The Elaterid Clicking Mechanism ...or How Click Beetles Click

in #nature7 years ago

Many people would be familiar with Click beetles (family: Elateridae) When disturbed they make a click and jump recklessly into the air. They do this to confuse predators and the technique is also pretty handy for righting themselves if they end up on their back. How do they do it? The mechanism that enables them to jump like this is located on the sternum (underside of the thorax) I always had a hard time photographing this as they would jump just as I focused the camera. Finding a deceased Click beetle one day, I took the opportunity to have a closer look.

Click_Beetle_Lateral.jpg
#1 – Lateral view of a Click beetle.

How it works

The first segment of the thorax (prothorax) is loosely hinged to the middle segment (mesothorax). Now lets looks at the underside of these two segments. The plate on the underside of the prothorax is known as the prosternum. It has a backward pointing, spine-like process (prosternal process). It slots neatly into a corresponding cavity on the mesosternum (mesosternal cavity) Hopefully the labelled photograph below will make that a little clearer.

( All photos, videos, and text on this blog are by @mostly.nature )
(Click the following images to see a larger version )

Clicking_mechanism_small.jpg
#2 – The clicking mechanism of an Elaterid beetle

OK. So did you get all that? Basically there's a pointy bit and a corresponding groove, or cavity. 🙂 Now, think about what happens when you click your fingers. You put your finger and thumb together and apply pressure until your finger suddenly slips away from your thumb with quite some force. Likewise, the beetle inserts this process (pointy bit) into the cavity and then arches back putting pressure on the process until it suddenly releases from the cavity, springing the beetle into the air like an out of control gymnast. Amazing!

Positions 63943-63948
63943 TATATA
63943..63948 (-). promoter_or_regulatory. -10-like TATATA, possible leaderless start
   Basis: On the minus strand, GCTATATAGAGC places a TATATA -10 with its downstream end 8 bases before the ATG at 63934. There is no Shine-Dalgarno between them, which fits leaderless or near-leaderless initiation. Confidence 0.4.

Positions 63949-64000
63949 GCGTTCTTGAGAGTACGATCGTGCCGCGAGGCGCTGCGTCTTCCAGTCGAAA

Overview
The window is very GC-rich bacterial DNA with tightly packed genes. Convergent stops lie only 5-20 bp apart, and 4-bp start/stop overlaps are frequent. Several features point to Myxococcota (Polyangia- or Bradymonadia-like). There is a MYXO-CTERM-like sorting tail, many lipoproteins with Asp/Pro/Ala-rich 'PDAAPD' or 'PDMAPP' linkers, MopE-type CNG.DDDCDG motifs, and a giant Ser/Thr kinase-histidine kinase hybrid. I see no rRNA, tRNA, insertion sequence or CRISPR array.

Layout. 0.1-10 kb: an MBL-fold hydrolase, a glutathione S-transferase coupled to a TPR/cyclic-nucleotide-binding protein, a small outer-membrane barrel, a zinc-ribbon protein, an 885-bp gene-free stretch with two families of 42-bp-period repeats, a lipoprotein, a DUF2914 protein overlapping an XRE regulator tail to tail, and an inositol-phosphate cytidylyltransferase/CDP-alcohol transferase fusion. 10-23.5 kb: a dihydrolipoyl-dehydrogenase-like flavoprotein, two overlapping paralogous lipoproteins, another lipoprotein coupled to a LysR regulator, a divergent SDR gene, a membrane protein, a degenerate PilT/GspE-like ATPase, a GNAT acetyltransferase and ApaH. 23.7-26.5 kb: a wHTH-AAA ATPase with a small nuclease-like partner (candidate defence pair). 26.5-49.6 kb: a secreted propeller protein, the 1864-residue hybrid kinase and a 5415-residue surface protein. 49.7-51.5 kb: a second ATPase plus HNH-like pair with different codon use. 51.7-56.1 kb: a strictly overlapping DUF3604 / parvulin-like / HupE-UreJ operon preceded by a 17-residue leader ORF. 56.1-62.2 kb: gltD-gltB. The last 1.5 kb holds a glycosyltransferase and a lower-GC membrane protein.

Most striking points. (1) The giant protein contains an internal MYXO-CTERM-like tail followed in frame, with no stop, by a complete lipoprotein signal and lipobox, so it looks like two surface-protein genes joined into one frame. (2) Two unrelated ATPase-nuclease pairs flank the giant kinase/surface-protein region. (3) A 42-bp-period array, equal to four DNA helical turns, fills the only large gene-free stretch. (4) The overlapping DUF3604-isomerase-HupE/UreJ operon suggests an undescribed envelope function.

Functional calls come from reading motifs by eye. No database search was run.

So just how good are they at righting themselves if they land belly up? One study ran several thousand tests, on four species of Elaterids, which showed a success ratio of 2 to 1 if the beetle was initially lying flat on it’s back. The success was shown not to be through the beetles selecting a particular path through the air but by the body shape having a disposition toward attaining an upright position. Randomly dropping dead or live click beetles on the floor gave a similar success rate in landing in an upright position. On an inclined surface the success rate was as high as 85% to 90%. Thus it seems that the increased chance of rolling, or bouncing, also increases the success rate in landing upright.

Click_Beetle_Ventral_small.jpg
#3 – Ventral view of an Elaterid beetle highlighting the region shown in image #2

References:

  • Program and Abstracts of Scientific Papers Presented at the Marine Biological Laboratory, Summer of 1944 – Biol Bull 1944 87: 153-166

Well I hope you found this post on Click beetles interesting. If you enjoyed it, please consider upvoting, commenting , following or resteeming. Thank you!

HR


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I love your articles. I learn something every time I read them. They're great!

I have never played with a click beetle. I'm going to have to keep my eyes peeled.

Thanks. It's always good to know if people find them interesting.

Are click beetles the only ones that click or can other beetles do this? Pretty sure we have some beetles that click around here, but I don't think they look like that.

They are the only ones I know of but there are hundreds of thousands of beetles species so there may be others. Flea beetles jump but don't use the same mechanism.

This post received a 1.6% upvote from @randowhale thanks to @mostly.nature! To learn more, check out @randowhale 101 - Everything You Need to Know!

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